Jewish actor goes ‘whole hog’ in Disney’s ‘The Lion King’
TheaterShow runs at the Benedum through Sept. 29

Jewish actor goes ‘whole hog’ in Disney’s ‘The Lion King’

After more than 6000 performances as Pumbaa, Ben Lipitz is still happy to say 'hakuna matata.'

Nick Cordileone as Timon and Ben Lipitz as Pumbaa in Disney's 'The Lion King' North American tour. (Photo by Joan Marcus for Disney.)
Nick Cordileone as Timon and Ben Lipitz as Pumbaa in Disney's 'The Lion King' North American tour. (Photo by Joan Marcus for Disney.)

Although the character that actor Ben Lipitz has been playing in Disney’s “The Lion King” since 2002 — a pungent but easygoing warthog named Pumbaa — may not be kosher in the traditional sense, Lipitz nonetheless finds a connection between his alter ego’s essence and his own Jewish faith.

“Pumbaa is the walking embodiment of hakuna matata, no worries,” said Lipitz, speaking from Cleveland, where he was performing in the touring production of the show before heading to Pittsburgh’s Benedum Center.
“Pumbaa literally sees the best in everything and just wants to make it a little better. There is an everyman quality that we all identify with, and I think, especially Judaically, we all wish we could be like Pumbaa.”

Lipitz, who as chalked up more than 6,000 performances as Pumbaa on Broadway and in the touring production, grew up in Cherry Hill, New Jersey, at a Conservative synagogue, and was active in BBYO and USY. As a teen, he considered two possible paths after high school: acting or a career as a Jewish communal professional.

“It was such a formative part of my youth, being a part of the Jewish community where I grew up in Cherry Hill,” he said.

His passion for theater ultimately won out, as he caught the acting bug in third grade when he played his first role, “Saul,” a Jewish reindeer in a holiday production.

“Saul was one of the lesser known reindeer,” Lipitz quipped. “It was a comic relief bit. And once I heard an audience laugh, and I knew that I could do that, the bug bit me from a very young age. So I grew up in the performing arts, always having a passion for it and I was fortunate to study for a Bachelor of Fine Arts at California Institute of the Arts, and I’ve been very blessed to have a career.”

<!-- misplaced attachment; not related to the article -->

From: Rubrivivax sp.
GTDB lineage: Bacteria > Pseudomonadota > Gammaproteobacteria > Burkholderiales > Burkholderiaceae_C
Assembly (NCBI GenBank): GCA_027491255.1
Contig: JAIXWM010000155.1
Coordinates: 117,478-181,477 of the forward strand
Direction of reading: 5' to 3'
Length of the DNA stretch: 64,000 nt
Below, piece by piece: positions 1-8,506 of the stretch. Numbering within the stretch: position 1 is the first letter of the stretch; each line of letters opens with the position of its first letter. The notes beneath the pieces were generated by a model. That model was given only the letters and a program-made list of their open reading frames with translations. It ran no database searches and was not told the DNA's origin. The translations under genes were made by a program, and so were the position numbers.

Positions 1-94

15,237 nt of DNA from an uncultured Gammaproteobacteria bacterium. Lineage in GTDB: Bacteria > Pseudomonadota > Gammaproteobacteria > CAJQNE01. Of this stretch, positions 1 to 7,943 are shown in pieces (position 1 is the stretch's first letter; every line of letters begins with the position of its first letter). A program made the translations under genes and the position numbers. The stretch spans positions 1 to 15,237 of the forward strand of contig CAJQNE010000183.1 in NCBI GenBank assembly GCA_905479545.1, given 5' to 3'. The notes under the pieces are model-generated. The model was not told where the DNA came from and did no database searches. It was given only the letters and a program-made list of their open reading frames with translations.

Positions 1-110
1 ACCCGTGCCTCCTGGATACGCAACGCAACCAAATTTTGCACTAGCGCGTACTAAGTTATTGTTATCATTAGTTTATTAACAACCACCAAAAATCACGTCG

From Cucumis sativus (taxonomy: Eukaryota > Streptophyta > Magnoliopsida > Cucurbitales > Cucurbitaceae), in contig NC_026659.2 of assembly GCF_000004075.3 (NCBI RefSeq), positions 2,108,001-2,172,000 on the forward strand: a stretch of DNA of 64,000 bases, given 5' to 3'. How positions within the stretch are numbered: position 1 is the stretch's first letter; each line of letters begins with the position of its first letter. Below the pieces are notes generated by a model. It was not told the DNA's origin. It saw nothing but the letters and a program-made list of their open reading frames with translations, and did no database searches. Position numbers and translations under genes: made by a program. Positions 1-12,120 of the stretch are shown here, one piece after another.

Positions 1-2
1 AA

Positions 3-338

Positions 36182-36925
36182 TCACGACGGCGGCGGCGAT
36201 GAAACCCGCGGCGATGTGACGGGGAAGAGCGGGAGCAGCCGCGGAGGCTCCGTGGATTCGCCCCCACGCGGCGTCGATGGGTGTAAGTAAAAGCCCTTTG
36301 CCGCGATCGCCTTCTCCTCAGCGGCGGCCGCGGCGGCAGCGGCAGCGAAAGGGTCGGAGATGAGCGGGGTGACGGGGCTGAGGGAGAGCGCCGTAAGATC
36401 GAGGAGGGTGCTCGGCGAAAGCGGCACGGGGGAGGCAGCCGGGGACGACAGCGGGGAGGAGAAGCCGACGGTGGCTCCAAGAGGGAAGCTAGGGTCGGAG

He has maintained “very, very deep ties to my hometown Jewish community,” and when he is on the road, he often reaches out through the Jewish Community Center network to offer acting workshops to youth in the towns he visits.

Although he did not envision a career of being mostly defined by a single character, Lipitz has wholeheartedly embraced his destiny and is grateful for it.

“I never anticipated a career with one production quite like this, but it speaks to how unique and special this show is that I stayed with it for so long,” he said.

“When I was in college learning about theater and acting, I was possessed with the idea of doing theater that made a difference, that really spoke to audiences, that had a profound impact on their lives,” he continued.
“This is the kind of theater I dreamed of doing my entire career. All my formative years I wanted to have an impact on an audience in telling a story and changing people’s lives through the art and ‘The Lion King’ does that and a little bit more, I think.”

His current appearance at the Benedum is his fourth run playing Pumbaa in Pittsburgh. The show, which opened on Sept. 4, will run through Sept. 29.

Lipitz has connections to Pittsburgh. His niece lives in Squirrel Hill, and he has friends here as well. News of the Oct. 27 attack at the Tree of Life building hit him hard, he said, and he is pleased to come back to perform here in its wake.

“As big a world as it is, it is also very small,” said Lipitz. “And like everyone, I was shocked and saddened, then proud of the resilience and the strength that was shown.

“It could not be more present for me, the awareness of coming back before the anniversary and performing this particular show, which reaches across cultures and beliefs,” he continued. “There is a universality in it that I hope this is the kind of theater that brings people together to create a new dialogue, with its shared story, because everyone identifies with the story, with characters in the story.”

Lipitz is married with two children, who are not only proud of their father’s work, but have taken the lessons of the show to heart.

He recalled his son’s first day of first grade, when a new teacher asked the children to draw a picture illustrating what their parents do.

“My son, decked in all ‘The Lion King’ swag — as you can imagine, he loved the show — thought it was the coolest thing that his dad was Pumbaa,” Lipitz said. “So he drew a picture describing his dad as Pumbaa, and the teacher didn’t quite understand because he couldn’t articulate ‘my dad’s on Broadway.’ He just said, ‘my dad is Pumbaa.’”

The teacher ended up sending his son to see the principal, who was aware of Lipitz’s role in the show.

“The principal returned him to the class and the teacher, very authoritatively said, ‘Are you ready to rejoin class, Matthew?’ And the principal said, ‘We have something to tell you: Matthew’s father really is Pumbaa,’ and then proceeded to explain I was starring in the Broadway production.

“To the teacher’s credit, she recovered quite nicely, I’m told, and said, ‘Do you realize how special that is? That’s very rare that your dad does that. I’m very sorry.’ And my son’s response to that was, ‘Hey, hakuna matata.’”

The messages of the show “are reaching people, at least my kids,” Lipitz said. “I find there is a really beautiful Judaic lesson in that. It’s about tikkun olam, it’s about generosity of spirit, just to make the world a better place. And I think that’s what ‘The Lion King’ really does.” pjc

Toby Tabachnick can be reached at

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